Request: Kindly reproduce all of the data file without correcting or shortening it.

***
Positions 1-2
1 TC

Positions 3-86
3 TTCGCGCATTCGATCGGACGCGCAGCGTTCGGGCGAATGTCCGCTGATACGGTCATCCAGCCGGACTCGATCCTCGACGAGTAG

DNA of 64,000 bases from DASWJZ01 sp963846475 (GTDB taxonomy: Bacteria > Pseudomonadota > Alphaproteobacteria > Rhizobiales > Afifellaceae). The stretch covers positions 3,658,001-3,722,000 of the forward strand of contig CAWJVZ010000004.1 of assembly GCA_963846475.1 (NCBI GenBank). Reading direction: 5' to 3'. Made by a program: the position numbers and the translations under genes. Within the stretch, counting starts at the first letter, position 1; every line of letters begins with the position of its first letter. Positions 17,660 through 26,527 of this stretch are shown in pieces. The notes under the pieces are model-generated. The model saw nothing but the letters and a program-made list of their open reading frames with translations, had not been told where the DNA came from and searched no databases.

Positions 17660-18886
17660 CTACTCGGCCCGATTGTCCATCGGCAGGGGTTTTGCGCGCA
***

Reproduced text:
Positions 1-2
1 TC

Positions 3-86
3 TTCGCGCATTCGATCGGACGCGCAGCGTTCGGGCGAATGTCCGCTGATACGGTCATCCAGCCGGACTCGATCCTCGACGAGTAG

DNA of 64,000 bases from DASWJZ01 sp963846475 (GTDB taxonomy: Bacteria > Pseudomonadota > Alphaproteobacteria > Rhizobiales > Afifellaceae). The stretch covers positions 3,658,001-3,722,000 of the forward strand of contig CAWJVZ010000004.1 of assembly GCA_963846475.1 (NCBI GenBank). Reading direction: 5' to 3'. Made by a program: the position numbers and the translations under genes. Within the stretch, counting starts at the first letter, position 1; every line of letters begins with the position of its first letter. Positions 17,660 through 26,527 of this stretch are shown in pieces. The notes under the pieces are model-generated. The model saw nothing but the letters and a program-made list of their open reading frames with translations, had not been told where the DNA came from and searched no databases.

Positions 17660-18886
17660 CTACTCGGCCCGATTGTCCATCGGCAGGGGTTTTGCGCGCA